As for the fairy tale revamp at hand, I grabbed the first (second?) book, Once upon a Crime: A Brothers Grimm Mystery, and I loved it from first glance.  I know we're not supposed to do it, but I started right off judging the book by its mysterious yet simple and humorous cover.  I haven’t read the second (or is it the first? the timing seems confused), but I did read the ARC of the third, The Case of the Fickle Mermaid, and I can’t believe I wouldn’t want to read any others Ms. Brackston decided to write. 

In briefGretel is …  no longer a child (alright, she's 35!), zaftig, a word I think she would approve, and she loves her comforts, working always to keep herself in the newest beauty treatments and best foods that can be shipped into her very provincial 18th-Century Bavarian home town of Gesternstadt.  Hans(el) is … much to Gretel’s dismay – except when he is cooking delicious meals for her – still living with Gretel and spending his time (and her money) on cards and ale.  As much as she despairs of the very “twee-ness” of Gesternstadt, Hans fits it like he fits his holiday lederhosen:  tight!

Gretel is the star of the show – natch! – and her salty attitude keeps it rolling.  From the opening of Once upon a Crime when she despairs of the very quaintness of her village, I knew she had the kind of crankiness I could really bond with.  The writing is definitely quick and lively, too, and there are numerous examples.  One that comes readily to mind is when Gretel and Hansel are faced with three villains.  After noting each of their defining and repulsive characteristics, Gretel begins to think of them as Pustule, Mold and Cat’s Tongue, in turn, and, altogether, as The Brothers Grime.  

The last [man] was short and wide, and seemed to wobble as he walked, as if it was only his filthy clothing that held him together, while he himself was made up of a material altogether unwholesome and decidedly unattractive.  Aged milk curds, perhaps. Or semolina.  With a thick crust of thick furry, green-blue mold. (p130)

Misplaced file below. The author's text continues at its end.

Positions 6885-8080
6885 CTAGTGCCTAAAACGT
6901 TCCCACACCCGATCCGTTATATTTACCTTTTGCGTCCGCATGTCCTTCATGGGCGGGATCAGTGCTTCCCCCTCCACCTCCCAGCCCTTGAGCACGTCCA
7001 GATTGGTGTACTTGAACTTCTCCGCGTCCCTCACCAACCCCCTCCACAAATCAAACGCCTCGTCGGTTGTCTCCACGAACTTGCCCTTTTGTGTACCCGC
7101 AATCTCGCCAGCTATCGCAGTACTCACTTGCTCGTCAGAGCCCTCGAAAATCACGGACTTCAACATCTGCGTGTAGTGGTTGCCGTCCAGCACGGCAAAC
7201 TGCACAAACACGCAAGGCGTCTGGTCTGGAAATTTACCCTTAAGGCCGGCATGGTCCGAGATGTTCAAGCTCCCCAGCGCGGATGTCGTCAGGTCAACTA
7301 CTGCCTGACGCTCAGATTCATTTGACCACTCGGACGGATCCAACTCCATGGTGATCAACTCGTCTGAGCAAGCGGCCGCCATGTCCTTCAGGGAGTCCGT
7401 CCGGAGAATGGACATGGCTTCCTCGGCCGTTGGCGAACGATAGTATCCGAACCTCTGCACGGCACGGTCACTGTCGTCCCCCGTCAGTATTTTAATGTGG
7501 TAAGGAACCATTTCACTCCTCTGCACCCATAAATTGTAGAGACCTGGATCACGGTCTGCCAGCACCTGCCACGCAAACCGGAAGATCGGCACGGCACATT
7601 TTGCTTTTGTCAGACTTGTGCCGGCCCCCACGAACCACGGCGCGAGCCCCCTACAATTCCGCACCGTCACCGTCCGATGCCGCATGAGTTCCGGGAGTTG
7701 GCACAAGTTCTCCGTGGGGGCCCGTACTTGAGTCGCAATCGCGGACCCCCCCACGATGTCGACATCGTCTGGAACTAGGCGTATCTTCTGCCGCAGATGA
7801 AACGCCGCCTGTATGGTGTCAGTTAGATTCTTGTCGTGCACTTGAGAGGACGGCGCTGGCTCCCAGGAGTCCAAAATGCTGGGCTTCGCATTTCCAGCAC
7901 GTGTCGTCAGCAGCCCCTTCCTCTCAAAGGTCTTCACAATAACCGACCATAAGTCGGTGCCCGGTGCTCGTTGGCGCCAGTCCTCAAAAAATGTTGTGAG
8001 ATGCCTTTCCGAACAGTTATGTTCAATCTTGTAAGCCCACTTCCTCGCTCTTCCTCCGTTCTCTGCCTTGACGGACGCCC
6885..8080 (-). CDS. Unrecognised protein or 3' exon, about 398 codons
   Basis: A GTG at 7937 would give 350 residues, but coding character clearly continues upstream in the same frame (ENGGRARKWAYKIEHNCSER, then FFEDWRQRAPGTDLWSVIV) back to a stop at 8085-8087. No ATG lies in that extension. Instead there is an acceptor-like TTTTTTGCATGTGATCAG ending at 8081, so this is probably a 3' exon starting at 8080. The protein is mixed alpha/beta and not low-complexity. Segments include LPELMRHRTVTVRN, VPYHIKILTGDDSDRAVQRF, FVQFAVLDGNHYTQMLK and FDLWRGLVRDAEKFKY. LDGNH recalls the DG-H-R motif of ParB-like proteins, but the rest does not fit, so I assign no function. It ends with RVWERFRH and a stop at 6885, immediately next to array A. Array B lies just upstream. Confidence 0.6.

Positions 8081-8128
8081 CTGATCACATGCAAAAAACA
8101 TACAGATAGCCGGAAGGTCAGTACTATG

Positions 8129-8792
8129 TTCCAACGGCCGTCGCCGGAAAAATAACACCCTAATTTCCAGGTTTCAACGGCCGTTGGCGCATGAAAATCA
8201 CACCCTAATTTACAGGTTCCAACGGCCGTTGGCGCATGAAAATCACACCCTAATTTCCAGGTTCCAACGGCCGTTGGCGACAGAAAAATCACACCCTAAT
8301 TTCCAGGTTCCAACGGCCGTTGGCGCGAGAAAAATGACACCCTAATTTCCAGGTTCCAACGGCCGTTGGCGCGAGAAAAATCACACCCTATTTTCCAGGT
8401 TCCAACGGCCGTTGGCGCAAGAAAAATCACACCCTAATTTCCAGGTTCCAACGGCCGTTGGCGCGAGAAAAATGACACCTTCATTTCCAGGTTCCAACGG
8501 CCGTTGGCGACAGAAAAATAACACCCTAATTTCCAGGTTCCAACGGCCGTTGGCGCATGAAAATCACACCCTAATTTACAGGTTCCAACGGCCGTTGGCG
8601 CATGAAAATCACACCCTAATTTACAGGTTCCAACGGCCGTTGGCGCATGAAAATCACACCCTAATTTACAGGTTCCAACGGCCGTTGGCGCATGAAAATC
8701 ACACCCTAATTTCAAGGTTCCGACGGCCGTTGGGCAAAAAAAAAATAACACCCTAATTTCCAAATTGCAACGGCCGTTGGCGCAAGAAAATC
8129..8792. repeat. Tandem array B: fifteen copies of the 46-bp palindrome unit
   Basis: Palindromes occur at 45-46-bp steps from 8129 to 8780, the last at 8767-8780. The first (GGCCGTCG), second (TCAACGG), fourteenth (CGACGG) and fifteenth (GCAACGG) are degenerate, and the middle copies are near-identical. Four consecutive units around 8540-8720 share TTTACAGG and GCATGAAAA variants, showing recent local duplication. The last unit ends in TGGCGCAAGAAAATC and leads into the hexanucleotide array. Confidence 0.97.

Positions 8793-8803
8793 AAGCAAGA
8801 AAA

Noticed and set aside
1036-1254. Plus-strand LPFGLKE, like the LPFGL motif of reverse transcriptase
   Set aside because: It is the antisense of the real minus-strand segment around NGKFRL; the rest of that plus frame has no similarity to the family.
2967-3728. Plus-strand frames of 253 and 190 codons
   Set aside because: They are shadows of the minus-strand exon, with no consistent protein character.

“Did Hoffman send you?” Pustule demanded, pushing his sibling out of the way so that he might thrust his unlovely visage at Gretel. This was, she decided, an unfortunate technique for conducting a conversation, for close up his appearance was so distracting, it was difficult to remain engrossed in the subject being discussed. (p132-33)

After the witty language, I think what I like best about these books is that, despite the main character being a most famous fairy tale personage and involving a succession of fantastical creatures – troll, giant, mermaid, etc. – Ms. Brackston does not attempt to push the stories into some tortured form that involves every character you ever heard of in a fairy tale.  Ugh. Enough of that.

What makes it fun is that she allows her very strong-minded Gretel the run of the stage.  We know Gretel and we can identify with her:  She wants her comforts and she likes to keep fashionable, but she’s also getting the job done in the face of a lot of large and small obstacles – a bumbling brother, wigs overboard, random dead bodies – and she also struggles with the fact that the man she wouldn’t mind impressing (ahem!) always seems to see her at her worst.  I mean, who among us hasn’t shown up somewhere important with mismatched shoes or a soggy mer-hund at her heels?  Right?

I think these books can be properly termed “romps.”  They are a little rowdy, involve some solid mystery action, and I have laughed out loud more than a little.  Life with Gretel (yes, that Gretel) is no average fairy tale (thank goodness!), and it’s a great break from the ordinary to tear around Bavaria with her and have some fun.  

An excellent Feet-Up-I-Don't-Want-To-Work-Too-Hard-Amuse-Me evening read.  That's a thing, right?

Buy "Once Upon a Crime"

                          Buy "The Case of the Fickle Mermaid"